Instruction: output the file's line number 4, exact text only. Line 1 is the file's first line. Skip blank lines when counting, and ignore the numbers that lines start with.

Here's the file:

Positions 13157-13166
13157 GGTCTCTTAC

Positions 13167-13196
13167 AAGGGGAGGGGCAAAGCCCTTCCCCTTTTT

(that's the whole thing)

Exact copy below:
13167 AAGGGGAGGGGCAAAGCCCTTCCCCTTTTT